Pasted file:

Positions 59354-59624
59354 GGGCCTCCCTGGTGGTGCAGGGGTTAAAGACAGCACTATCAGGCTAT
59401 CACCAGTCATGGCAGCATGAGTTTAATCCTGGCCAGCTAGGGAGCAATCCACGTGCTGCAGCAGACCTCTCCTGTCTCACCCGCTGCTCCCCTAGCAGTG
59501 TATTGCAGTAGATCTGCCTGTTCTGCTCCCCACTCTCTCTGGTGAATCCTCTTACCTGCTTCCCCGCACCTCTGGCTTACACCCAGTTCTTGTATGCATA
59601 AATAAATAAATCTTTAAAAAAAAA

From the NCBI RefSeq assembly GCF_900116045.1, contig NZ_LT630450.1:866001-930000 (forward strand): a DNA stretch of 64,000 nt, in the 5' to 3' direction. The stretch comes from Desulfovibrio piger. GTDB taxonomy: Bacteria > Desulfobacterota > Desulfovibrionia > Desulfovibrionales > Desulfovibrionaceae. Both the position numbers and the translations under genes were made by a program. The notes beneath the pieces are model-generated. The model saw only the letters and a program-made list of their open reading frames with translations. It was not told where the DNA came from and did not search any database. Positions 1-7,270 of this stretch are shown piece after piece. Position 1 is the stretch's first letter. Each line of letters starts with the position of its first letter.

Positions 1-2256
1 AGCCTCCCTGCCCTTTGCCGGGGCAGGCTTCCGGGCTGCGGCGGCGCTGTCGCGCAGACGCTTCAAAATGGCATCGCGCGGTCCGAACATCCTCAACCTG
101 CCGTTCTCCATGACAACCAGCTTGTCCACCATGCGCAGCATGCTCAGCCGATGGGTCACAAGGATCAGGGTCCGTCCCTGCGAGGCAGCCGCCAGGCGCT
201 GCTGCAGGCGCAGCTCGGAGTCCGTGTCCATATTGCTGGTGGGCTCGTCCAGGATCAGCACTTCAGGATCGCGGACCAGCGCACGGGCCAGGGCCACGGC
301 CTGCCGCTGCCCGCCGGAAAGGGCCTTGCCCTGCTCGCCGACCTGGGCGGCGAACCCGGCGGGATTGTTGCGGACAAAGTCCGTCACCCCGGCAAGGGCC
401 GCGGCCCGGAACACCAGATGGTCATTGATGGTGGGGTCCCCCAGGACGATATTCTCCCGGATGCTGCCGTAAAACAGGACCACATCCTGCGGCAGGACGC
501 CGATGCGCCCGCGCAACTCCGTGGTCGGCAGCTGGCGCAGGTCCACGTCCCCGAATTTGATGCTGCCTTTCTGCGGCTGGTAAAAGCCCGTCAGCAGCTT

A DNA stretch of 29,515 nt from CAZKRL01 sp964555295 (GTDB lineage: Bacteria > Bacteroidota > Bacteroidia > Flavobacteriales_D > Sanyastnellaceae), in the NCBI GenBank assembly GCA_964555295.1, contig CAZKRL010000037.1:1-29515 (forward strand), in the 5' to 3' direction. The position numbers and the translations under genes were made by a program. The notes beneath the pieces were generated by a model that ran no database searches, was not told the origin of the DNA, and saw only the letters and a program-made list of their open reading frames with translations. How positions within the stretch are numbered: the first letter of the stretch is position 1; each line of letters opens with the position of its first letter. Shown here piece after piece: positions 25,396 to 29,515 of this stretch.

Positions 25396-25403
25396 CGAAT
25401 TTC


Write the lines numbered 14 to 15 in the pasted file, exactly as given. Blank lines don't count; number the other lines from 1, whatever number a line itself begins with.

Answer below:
A DNA stretch of 29,515 nt from CAZKRL01 sp964555295 (GTDB lineage: Bacteria > Bacteroidota > Bacteroidia > Flavobacteriales_D > Sanyastnellaceae), in the NCBI GenBank assembly GCA_964555295.1, contig CAZKRL010000037.1:1-29515 (forward strand), in the 5' to 3' direction. The position numbers and the translations under genes were made by a program. The notes beneath the pieces were generated by a model that ran no database searches, was not told the origin of the DNA, and saw only the letters and a program-made list of their open reading frames with translations. How positions within the stretch are numbered: the first letter of the stretch is position 1; each line of letters opens with the position of its first letter. Shown here piece after piece: positions 25,396 to 29,515 of this stretch.

Positions 25396-25403